Ransomware/Malware Activity

GoldPickaxe Trojan Leveraged as Facial Recognition Stealer for Future Attacks

A new trojan for iOS and Android has been discovered that uses its capabilities to scan the victim's face for apparent use in future deepfakes. The trojan, named "GoldPickaxe", is the latest strain of malware developed by the Chinese threat actor group "GoldFactory", seen targeting users in Southeast Asia. Victims are initially contacted via the LINE instant messaging application by threat actors pretending to be from their respective government. The threat actor then attempts to convince the victim to download a fake pension application from a webpage designed to impersonate the Google Play Store. For iOS users, the threat actor takes a more roundabout approach, attempting to get the user to download a Mobile Device Management (MDM) profile that then downloads the application from a website. This method allows the threat actor to have a great deal of access to the device as MDMs give them a myriad of abilities to utilize, including application management. Once installed, the malware has the ability to contact threat actor-controlled command-and-control (C2) servers, scrape system information from the device, exfiltrate recent photos, and more. GoldPickaxe also requests the user to take a video of their face so they can complete their online bank profile for either a banking institution or a government pension system. It is believed that this is a direct response to financial institutions leveraging biometric safeguards on currency transfers over certain limits. The stolen photos and use of a facial video would allow threat actors to use modern AI technology to create deepfakes of the individual they are attempting to transfer money from. This sophisticated phishing technique allows the threat actor to associate bank accounts or pension numbers with the individual through scraped information and then steal the money using intercepted information and deepfake videos. CTIX analysts will continue to monitor the use of stolen biometric information to create deepfakes for scams and security bypasses as the technology continues to evolve.

Threat Actor Activity

Black Basta Claims Cyberattack on Willis Lease Finance Corporation

Willis Lease Finance Corporation (WLFC) has recently filed a Form 8-K filing with the Securities and Exchange Commission (SEC) after falling prey to a cybersecurity incident they flagged on January 31, 2024, when unauthorized activity was first detected on portions of their system. WLFC is an engine and aircraft-parts dealer and service provider to major airlines. According to the company, the incident was fully contained on February 2nd and no unauthorized activity has since been detected. While WLFC officials have stated that they're still working on the scope of the breach and whether any data was stolen and/or compromised, the Black Basta ransomware group claimed responsibility for the attack on February 9th, adding the company to their leak site. The threat actor claims to have stolen upwards of 900 GB of sensitive company information, including confidential documents, non-disclosure agreements (NDAs), employee and customer information, shared folders, and more. Sample documents posted online by the ransomware gang includes leasing agreements between WLFC and various major airlines, along with SSNs and passport scans belonging to what appears to be company staff. WLFC took steps to contain, assess, and remediate the initial activity, including taking some systems offline. CTIX analysts will continue to monitor the operations of both state-sponsored and financially-motivated threat actors alike.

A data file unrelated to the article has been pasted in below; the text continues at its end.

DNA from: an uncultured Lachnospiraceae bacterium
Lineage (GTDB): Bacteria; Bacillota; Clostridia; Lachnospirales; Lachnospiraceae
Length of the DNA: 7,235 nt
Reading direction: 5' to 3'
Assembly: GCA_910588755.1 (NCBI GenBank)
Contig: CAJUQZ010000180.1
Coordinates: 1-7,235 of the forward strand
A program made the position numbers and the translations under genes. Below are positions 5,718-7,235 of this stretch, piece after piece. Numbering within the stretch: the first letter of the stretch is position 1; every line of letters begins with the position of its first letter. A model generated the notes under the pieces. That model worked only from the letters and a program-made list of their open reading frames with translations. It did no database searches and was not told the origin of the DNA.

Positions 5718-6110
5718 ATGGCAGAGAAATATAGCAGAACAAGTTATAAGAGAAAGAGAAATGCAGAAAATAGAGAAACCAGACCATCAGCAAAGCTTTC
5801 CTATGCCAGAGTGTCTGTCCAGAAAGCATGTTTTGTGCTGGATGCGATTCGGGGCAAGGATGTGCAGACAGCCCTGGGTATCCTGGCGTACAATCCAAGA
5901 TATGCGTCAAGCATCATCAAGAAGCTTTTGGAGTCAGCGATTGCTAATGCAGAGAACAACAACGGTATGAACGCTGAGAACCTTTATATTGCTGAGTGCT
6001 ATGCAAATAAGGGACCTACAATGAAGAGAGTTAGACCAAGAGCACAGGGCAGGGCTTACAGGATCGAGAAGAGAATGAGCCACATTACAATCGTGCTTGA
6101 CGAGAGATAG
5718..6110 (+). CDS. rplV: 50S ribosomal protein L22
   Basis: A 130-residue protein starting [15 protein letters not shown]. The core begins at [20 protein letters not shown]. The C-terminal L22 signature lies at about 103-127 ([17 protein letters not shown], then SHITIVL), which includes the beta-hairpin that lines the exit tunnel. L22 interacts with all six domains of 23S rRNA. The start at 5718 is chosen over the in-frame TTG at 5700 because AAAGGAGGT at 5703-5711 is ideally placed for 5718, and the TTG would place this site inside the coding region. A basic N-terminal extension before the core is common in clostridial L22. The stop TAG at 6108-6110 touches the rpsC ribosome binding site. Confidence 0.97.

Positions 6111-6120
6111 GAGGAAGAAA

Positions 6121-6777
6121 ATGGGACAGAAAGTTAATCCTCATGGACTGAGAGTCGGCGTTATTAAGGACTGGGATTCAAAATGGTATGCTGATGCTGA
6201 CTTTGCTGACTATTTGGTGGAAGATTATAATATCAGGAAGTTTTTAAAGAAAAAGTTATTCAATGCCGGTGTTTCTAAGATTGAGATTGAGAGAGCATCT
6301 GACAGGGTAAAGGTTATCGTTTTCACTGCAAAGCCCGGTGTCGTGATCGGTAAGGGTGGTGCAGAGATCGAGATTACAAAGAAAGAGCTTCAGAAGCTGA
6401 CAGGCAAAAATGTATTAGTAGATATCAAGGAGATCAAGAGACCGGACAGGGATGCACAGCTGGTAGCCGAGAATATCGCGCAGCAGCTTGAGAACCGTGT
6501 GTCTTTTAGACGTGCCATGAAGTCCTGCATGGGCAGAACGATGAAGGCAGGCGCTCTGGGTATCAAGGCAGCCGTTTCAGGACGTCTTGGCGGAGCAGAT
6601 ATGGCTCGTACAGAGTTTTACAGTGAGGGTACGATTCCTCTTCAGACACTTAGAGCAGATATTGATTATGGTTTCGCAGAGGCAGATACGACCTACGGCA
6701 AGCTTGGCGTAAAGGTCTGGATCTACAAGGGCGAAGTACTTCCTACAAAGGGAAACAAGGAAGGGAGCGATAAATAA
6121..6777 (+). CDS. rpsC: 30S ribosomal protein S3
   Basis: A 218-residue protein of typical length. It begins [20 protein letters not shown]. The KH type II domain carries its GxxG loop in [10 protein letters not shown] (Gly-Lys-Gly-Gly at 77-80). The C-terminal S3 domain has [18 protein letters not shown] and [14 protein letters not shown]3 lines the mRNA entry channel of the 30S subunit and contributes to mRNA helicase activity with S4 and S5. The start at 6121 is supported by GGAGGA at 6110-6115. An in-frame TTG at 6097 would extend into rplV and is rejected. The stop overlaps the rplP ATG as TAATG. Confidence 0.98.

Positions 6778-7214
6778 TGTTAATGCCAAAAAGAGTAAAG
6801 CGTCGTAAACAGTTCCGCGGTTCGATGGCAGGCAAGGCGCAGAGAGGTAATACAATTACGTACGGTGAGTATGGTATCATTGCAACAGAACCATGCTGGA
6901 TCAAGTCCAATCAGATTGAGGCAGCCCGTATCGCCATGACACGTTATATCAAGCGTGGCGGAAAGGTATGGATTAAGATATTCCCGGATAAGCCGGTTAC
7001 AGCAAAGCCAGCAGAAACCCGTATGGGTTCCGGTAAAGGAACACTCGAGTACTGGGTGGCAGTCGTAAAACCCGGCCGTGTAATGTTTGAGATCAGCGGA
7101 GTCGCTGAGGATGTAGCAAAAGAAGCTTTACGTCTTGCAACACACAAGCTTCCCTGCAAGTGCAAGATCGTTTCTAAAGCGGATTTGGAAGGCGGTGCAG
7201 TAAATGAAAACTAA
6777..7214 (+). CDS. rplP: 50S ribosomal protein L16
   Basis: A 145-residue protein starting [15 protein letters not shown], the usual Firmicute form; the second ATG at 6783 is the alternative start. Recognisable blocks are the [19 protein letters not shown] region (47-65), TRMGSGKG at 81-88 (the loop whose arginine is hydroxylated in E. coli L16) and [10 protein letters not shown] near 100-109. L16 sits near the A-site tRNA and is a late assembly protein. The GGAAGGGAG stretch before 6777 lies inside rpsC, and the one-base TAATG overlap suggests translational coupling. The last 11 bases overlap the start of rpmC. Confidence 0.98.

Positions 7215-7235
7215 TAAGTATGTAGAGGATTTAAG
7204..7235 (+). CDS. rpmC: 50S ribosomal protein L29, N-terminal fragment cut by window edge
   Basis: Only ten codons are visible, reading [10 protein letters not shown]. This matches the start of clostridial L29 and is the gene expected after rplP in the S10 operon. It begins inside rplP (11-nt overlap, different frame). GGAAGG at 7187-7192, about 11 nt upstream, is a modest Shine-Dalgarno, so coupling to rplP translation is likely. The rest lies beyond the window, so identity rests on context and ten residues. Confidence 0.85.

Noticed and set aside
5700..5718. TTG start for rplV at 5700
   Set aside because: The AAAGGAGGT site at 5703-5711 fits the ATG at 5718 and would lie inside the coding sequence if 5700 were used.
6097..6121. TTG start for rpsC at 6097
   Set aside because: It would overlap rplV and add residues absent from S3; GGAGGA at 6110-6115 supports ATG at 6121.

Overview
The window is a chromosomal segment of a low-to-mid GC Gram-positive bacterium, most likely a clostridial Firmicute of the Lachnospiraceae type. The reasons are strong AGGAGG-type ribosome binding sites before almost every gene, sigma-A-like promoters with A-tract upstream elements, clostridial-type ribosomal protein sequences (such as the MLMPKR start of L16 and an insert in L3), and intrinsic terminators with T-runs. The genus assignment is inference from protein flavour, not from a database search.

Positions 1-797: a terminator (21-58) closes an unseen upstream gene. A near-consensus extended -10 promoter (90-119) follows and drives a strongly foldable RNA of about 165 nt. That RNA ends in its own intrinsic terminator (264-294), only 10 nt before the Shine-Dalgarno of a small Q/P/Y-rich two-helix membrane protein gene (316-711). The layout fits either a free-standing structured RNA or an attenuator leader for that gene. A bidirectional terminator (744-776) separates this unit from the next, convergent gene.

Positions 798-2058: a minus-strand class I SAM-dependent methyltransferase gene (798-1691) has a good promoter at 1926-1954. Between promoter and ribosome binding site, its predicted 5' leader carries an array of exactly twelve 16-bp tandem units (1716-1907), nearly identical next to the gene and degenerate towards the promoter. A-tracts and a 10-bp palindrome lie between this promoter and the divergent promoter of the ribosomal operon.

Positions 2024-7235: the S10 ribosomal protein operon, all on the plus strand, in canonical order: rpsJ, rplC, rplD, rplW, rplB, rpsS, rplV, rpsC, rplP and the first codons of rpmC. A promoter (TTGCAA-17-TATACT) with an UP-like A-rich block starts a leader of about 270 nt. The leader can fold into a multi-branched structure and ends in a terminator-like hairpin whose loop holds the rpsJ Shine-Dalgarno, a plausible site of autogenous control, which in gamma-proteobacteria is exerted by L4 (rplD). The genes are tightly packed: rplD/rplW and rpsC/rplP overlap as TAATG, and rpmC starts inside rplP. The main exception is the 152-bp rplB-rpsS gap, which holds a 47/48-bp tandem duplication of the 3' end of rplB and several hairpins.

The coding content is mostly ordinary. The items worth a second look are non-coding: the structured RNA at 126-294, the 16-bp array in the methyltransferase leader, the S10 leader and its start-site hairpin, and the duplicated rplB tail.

Critical Outlook Vulnerability Exploited to Conduct RCE

A critical security vulnerability in Microsoft Outlook, identified as CVE-2024-21413, allows remote unauthenticated attackers to perform remote code execution (RCE) attacks by exploiting a flaw that also bypasses Office Protected View. This vulnerability, which affects various Microsoft Office products, can be exploited by simply opening or previewing malicious emails containing specially crafted links, without any need for user interaction. The exploit involves a technique dubbed "Moniker Link" by Check Point, leveraging the "file://" protocol and an exclamation mark in URLs to bypass Outlook's security measures, leading to potential theft of NTLM credentials and arbitrary code execution. Despite initial claims of active exploitation, Microsoft later corrected this assertion. The issue, rooted in the MkParseDisplayName API and potentially impacting software beyond Outlook, underscores a long-standing vulnerability in the Windows/COM ecosystem. Microsoft and Check Point urge users to apply the provided patch promptly to mitigate risks associated with this significant security flaw.

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